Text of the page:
In recent weeks I have had several questions about the current Catholic attitude towards cremation and about what is appropriate practice for disposal of the ashes.
Cremation has been an acceptable alternative to ground burial or entombment for Catholics since 1963. The present Code of Canon Law recommends that the custom of burying the bodies of the dead be observed; however, it does not forbid cremation unless it has been chosen for reasons that are contrary to Christian teaching, such as to deny the doctrine of the resurrection of the dead.
While it is now possible in exceptional circumstances to celebrate the funeral liturgy in the presence of the cremated remains, it is recommended that the cremation occur after the funeral liturgy because an important sign in the funeral liturgy is the body of the deceased Christian who was created in the image and likeness of God.
At the funeral liturgy, we bring the body of our loved one back to the house of the church one last time. Just as he or she was welcomed at the door on the day of baptism, washed free of sin in the font and clothed in the shining robe of redemption, so now we welcome the body back to the church’s house one final time; we sprinkle the casket with holy water and clothe it in the pall – a reminder of the baptismal garment. The body then rests near the paschal candle. Much of this symbolism is lost if the body is not present.
The Rite of Committal is the final stage of the Christian funeral – the moment of last good-byes and the reverent laying to rest of the body or cremated remains. When the body is present, it may be taken to the crematorium at the conclusion of the funeral liturgy. The Rite of Committal can be celebrated there, before the body is given over to the fire, in the presence of family and friends. Later, when the family is given the ashes, the cremated remains can be quietly interred, again with family and a few friends present.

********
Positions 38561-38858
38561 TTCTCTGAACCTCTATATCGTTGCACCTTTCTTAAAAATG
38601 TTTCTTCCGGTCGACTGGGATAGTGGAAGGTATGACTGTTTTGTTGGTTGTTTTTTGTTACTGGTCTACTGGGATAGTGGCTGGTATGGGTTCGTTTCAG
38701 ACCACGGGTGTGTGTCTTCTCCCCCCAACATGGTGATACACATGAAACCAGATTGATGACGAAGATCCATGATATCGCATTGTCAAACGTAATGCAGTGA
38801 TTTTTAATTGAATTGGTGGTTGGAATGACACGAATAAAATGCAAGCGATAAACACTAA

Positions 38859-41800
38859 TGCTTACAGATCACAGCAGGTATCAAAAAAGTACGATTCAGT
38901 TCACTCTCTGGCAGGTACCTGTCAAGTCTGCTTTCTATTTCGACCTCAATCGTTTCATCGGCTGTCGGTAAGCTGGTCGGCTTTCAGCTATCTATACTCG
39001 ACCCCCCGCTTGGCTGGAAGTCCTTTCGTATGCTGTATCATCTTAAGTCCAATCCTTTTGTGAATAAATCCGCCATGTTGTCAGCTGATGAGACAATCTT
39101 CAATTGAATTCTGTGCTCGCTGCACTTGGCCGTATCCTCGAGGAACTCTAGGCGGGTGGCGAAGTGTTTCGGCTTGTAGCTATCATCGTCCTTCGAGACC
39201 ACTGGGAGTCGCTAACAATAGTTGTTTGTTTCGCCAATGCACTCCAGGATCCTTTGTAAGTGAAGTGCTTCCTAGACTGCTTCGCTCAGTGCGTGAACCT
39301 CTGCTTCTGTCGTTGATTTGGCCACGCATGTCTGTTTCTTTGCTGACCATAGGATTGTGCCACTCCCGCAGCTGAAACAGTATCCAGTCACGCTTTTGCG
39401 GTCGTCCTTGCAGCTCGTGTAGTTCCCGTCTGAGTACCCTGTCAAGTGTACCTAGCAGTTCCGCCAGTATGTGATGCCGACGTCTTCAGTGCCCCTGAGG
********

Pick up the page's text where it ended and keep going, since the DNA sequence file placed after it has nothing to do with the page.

The church teaches that cremated remains should be treated with the same respect given to the corporeal remains of a human body. This includes the use of a worthy vessel to contain the ashes, care and attention to appropriate transportation, and a final disposition (Order of Christian Funerals 416). The cremated remains of a body should be buried in a grave or entombed in a mausoleum or columbarium.
While Catholic teaching discourages scattering of ashes, the local bishop can grant a dispensation if he judges that it will contribute to the spiritual good of the faithful (canon 87).
We believe that our bodies are good and holy, and that, on the last day, in glorious mystery, our bodies will be raised up with Christ. This is better signified when we inter the cremated remains of our loved ones in a grave or tomb. And there is a practical side to this as well: a tomb or grave becomes a place to visit, to remember and to pray. Having such a place is an important part of the mourning and grieving process that makes us human beings.


Elizabeth Harrington